Wake Me When It's Over 

In which we try to hear Julius Caesar over melodramatic music and the howling of football fans.

In the 19th century, according to Norrie Epstein's indispensable The Friendly Shakespeare, students of Latin read Julius Caesar's Commentaries along with Shakespeare's play; the two provided context for each other. A couple hundred years later, Latin is no longer required, but the play continues to be a high-school staple, boring generations of kids and infusing them with a hatred for the Bard.

And no wonder. While the play passes school-board muster in that it's short and has no sex, it's also talky and grimly static. Only one murder takes place onstage, while the rest are talked about with roughly the same passion as accounting. And there isn't even the tiniest fart joke, no small feat for Shakespeare.

In its LaVal's production, SubShakes tries to liven things up by setting the story in fascist Italy; the characters are members of the mafioso. Unfortunately, it's still Julius Caesar -- no mistaken identities, fairies, girls dressed as boys, or even a measly shipwreck to liven things up and conceal uneven acting. What we have is Caesar (Bruce Moody, even better here than he was as Lord Capulet last season), beloved of the people and secretly hated by his lieutenants. The day before his investiture as emperor, two of these men -- bitter, jealous Cassius (Stan Spenger) and ambivalent Brutus (Armand Blasi) -- decide to take Caesar down. It takes them a long time to take the plunge, however, because Brutus loves Caesar, and agonizes over whether to kill him. Once he's in, the other plotters quickly agree to ambush Caesar on his way to the Senate.

It's not as though Caesar hasn't been warned. A soothsayer (Melanie Curry, tinkly and oddly dispassionate in gypsy fortune-teller garb) has told him to "beware the ides of March." His wife Calpurnia has dreamt of him bleeding from a thousand cuts, and begged him to stay home. But one of the plotters, Decius, makes light of Calpurnia's fears, and convinces the big man to ignore his wife and head out into the waiting arms (and knives) of his men.

Brutus takes Caesar's place, while Caesar's right-hand man, Antonius (also known as Marc Antony) swears revenge. We know from Antony and Cleopatra about Antony's eventual entanglement with Cleo and subsequent downfall; here we see him joining with Lepidus and Octavius (they would become known as the Second Triumvirate) to overthrow Brutus.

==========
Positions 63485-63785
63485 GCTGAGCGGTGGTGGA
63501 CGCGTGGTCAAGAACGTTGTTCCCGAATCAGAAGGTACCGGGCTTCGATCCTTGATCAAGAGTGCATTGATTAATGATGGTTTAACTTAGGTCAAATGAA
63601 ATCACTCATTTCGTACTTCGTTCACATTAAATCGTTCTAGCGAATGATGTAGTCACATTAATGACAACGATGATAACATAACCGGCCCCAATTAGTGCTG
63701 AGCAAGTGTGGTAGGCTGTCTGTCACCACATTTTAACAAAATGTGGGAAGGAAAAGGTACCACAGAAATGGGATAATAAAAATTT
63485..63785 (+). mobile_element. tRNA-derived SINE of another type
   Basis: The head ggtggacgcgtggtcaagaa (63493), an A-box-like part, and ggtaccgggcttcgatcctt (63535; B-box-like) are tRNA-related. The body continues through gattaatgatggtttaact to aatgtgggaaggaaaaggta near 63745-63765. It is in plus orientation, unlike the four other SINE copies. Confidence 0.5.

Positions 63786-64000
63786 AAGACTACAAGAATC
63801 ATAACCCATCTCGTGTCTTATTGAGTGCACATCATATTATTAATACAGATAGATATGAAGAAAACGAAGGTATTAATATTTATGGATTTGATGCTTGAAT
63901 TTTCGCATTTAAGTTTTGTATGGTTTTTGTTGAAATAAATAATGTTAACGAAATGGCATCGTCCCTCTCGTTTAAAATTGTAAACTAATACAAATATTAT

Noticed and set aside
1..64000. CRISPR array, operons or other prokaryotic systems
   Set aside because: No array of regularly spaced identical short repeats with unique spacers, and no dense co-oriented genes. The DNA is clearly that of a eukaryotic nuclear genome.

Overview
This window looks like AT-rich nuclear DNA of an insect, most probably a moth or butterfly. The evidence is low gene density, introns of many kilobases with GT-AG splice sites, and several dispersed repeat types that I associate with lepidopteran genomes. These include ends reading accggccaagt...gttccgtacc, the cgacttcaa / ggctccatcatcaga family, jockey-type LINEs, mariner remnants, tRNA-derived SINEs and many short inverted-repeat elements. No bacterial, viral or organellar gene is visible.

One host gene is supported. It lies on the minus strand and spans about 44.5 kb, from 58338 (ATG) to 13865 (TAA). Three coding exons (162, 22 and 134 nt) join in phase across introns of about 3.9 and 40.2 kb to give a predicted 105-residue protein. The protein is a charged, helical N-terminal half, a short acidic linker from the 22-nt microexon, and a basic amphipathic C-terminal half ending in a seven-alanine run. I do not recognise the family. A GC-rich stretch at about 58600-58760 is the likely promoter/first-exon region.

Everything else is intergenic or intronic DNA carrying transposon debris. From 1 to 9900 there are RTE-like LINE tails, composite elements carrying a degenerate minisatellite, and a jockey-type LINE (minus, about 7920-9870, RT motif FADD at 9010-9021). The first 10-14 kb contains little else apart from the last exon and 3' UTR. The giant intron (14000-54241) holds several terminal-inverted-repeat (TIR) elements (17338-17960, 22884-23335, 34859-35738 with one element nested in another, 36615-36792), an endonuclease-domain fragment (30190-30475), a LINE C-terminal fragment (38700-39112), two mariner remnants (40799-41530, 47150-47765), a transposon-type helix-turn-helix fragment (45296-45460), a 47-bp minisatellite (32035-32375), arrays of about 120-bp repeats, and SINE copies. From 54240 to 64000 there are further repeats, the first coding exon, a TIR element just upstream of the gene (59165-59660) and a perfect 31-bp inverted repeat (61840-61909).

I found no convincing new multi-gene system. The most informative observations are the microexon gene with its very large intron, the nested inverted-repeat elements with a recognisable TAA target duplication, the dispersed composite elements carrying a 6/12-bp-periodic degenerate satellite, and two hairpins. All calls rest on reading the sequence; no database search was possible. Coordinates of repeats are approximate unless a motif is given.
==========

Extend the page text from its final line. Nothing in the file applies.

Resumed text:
It's disheartening that certain things hold true from show to show with SubShakes, especially the difficulty in keeping the characters separate (worsened here by the fact that all of the men are wearing the same sort of clothing and hats, dark glasses, or red scarves covering much of their faces) and the unevenness of the acting. This show is also burdened with perplexing choices made by both actors and director. Armand Blasi, so interesting in past SubShakes shows, plays Brutus as a Brando-esque Godfather, right down to delivering his lines in a barely audible whisper. Stan Spenger's delivery as Cassius is so choppy it's distracting. Since the beginning of the play mostly consists of Brutus and Cassius talking to each other, the result is that the first half (other than Joan Bernier's excellent fiery turn as Portia, and Bruce Moody's noble-if-unaware Caesar) is pretty dreary.

The second half picks up, post-murder, with the intense presence of John Polak as Antony, whose love for Caesar was much more reliable than that of Cassius and Brutus. Polak's eulogy for Caesar, from which we get the famous "let slip the dogs of war," is spine-tingling. When we can hear it, that is. I don't understand why director Alfredo Fidani, in a space infamous for bad acoustics and the filtered yowling of football fans, makes it even more difficult for the audience to hear the emotional peaks of the play by piling on melodramatic music, which forces the actors to start shouting their lines. All this adds up to a disappointing production. Still, give SubShakes credit for having the guts to stage the scourge of high school in a serious and thoughtful way.

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